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Flexibility in financial control rules mean record football transfer spend could be broken, says expert

English Premier League football clubs could set new records for spending on player transfers in the years to come despite being subject to new financial controls, an expert has said.

According to data compiled by accountancy firm Deloitte, Premier League clubs spent a record £630 million between them on transfers during the summer 'transfer window', up 29% from the £490m spent by the top flight teams during the same period last year.

The net spending of Premier League clubs this summer was £400m, with the gross expenditure at Champions League participants Arsenal, Chelsea, Manchester City and Manchester United totalling £230m alone.

Sports law expert Trevor Watkins of Pinsent Masons, the law firm behind Out-Law.com, said that the Premier League clubs could match or even beat that record £630m total over the next few seasons as they find new ways to exploit their brand and grow their revenues. This is despite the clubs being subject to new financial control rules created by the Premier League, he said.

"The Premier League this season introduced new financial controls designed to curb unsustainable growths in player wages and in the losses made by clubs," Watkins said. "However, the rules provide sufficient flexibility to clubs to increase their levels of spending whilst simultaneously increasing their commercial revenues. With this season bringing the Premier League's new lucrative broadcasting deal with Sky and BT Sport, it is no surprise to see record spending in the transfer market."

"In much the same way as applies to the housing market, if there are buyers and sellers and there is demand values will increase so long as the underlying economy dictates that the money is there," he said. "The new financial controls are intended to ensure that we do not see clubs imperilled by the nature of transfer dealings, but the top clubs will certainly be comfortable committing more money on players where that expenditure is covered by commercial revenues. While the market for commercial rights is stable, secure and continues to grow we could yet see total transfer spending in England exceed the record totals of this summer and the advent of the first £100m player in forthcoming seasons."

Watkins warned, though, that the increase in spending could lead to there being a greater gulf between the Premier League clubs and those operating in the lower leagues.

"The Deloitte figures highlight that of the £400m net outlay by Premier League clubs this summer, only £30m was spent on players from the lower leagues in England, with the remainder of that money flowing to overseas clubs," Watkins said. "With money being recycled among the top clubs in the top leagues in Europe, there is a danger that clubs operating at lower levels in England will be increasingly hampered from competing with clubs in the divisions above them, and undermine the fundamental system of promotion and relegation entrenched in the game."

"Smaller Premier League clubs, and those with aspirations of gaining promotion from the Championship, will need to become increasingly adept at managing their spending, exploiting their brand and growing their revenues, which will increasing mean looking to foreign markets such as the US, Asia and South America. A separate framework of financial rules is in the place in the Football League so there will be a complex balancing act for finance directors at clubs that traditionally operate between the top two divisions to ensure that they can compete on the pitch and still comply with the different rules. There are also the separate Financial Fair Play rules set by UEFA which clubs hoping to play in European competition must adhere to," he added.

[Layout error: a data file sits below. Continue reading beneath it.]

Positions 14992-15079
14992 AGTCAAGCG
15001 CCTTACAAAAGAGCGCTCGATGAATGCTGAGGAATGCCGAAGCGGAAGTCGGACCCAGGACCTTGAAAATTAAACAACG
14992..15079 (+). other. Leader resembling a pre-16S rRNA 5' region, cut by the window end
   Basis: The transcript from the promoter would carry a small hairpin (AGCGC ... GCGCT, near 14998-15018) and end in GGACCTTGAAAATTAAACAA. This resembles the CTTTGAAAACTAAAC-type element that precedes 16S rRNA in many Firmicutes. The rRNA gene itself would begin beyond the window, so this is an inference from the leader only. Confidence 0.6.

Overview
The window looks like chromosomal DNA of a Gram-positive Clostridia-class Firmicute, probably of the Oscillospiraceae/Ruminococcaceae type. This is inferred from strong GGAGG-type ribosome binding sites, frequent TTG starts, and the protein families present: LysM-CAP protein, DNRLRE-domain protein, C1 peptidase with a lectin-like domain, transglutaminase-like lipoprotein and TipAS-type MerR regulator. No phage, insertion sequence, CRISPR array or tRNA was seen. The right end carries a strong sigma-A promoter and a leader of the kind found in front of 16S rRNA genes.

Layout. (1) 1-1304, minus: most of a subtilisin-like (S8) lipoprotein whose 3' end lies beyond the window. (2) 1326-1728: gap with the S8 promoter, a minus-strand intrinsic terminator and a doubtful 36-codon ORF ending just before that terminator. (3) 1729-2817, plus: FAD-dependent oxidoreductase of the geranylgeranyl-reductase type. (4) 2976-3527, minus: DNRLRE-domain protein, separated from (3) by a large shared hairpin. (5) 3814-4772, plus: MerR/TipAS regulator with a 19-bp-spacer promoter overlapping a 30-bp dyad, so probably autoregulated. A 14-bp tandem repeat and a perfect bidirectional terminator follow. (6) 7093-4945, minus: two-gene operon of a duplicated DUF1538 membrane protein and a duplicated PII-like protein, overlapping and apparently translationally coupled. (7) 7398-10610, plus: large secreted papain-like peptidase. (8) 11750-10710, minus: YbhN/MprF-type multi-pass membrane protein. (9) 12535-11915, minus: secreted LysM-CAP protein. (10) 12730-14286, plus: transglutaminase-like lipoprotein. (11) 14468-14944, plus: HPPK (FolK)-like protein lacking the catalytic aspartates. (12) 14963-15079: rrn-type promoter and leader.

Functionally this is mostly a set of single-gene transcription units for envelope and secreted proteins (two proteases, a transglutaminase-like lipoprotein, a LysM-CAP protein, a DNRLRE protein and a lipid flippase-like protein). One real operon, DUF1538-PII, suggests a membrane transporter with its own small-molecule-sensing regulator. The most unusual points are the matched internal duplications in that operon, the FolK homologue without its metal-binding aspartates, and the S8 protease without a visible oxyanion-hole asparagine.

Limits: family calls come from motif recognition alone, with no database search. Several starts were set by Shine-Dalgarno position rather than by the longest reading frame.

Watkins said that increasing financial disparity between the biggest clubs and smaller clubs could lead to calls for greater redistribution of wealth throughout the game. However, this could place Premier League clubs at a disadvantage compared with European counterparts, he added.

“Any enhanced redistribution of wealth to lower divisions may have the effect of disadvantaging the Premier League clubs by reducing their capacity to compete with rival teams across Europe for the signing of the best players. This in turn could hamper the attractiveness of the league and affect commercial rights values. Already Premier League clubs are facing a number of disadvantages compared to European rivals, including the fact they cannot sign a player that is owned in whole or in part by a third party unless they buy out that interest on signing. Clubs in other leagues don’t have that restriction, aside from those based in France and Poland,” he said.

Watkins predicted that there would be a further rise in commercial rights values for football as the sport continues to catch up with the glitz, sponsorship attractiveness and spending in Formula One. He stressed that as the value of rights rises, it would be important for Premier League bosses to conduct proper due diligence on prospective rights holders in order to prevent the "South Sea Bubble" bursting.

"It is important, with the collapse of ITV Digital a decade old but still relatively fresh in mind, that there are appropriate checks put in place to give reassurance to Premier League clubs that those that buy broadcasting rights, or obtain other commercial rights, can afford to pay for them, particularly given the increasing reliance on overseas rights values and those from outside of broadcasting," Watkins said. "Stable conditions in a competitive market for commercial rights should help ensure that spending on player transfer fees continues to grow. In turn we are likely to see increasing investment in top clubs by individuals, funds and those looking for growth opportunities." 

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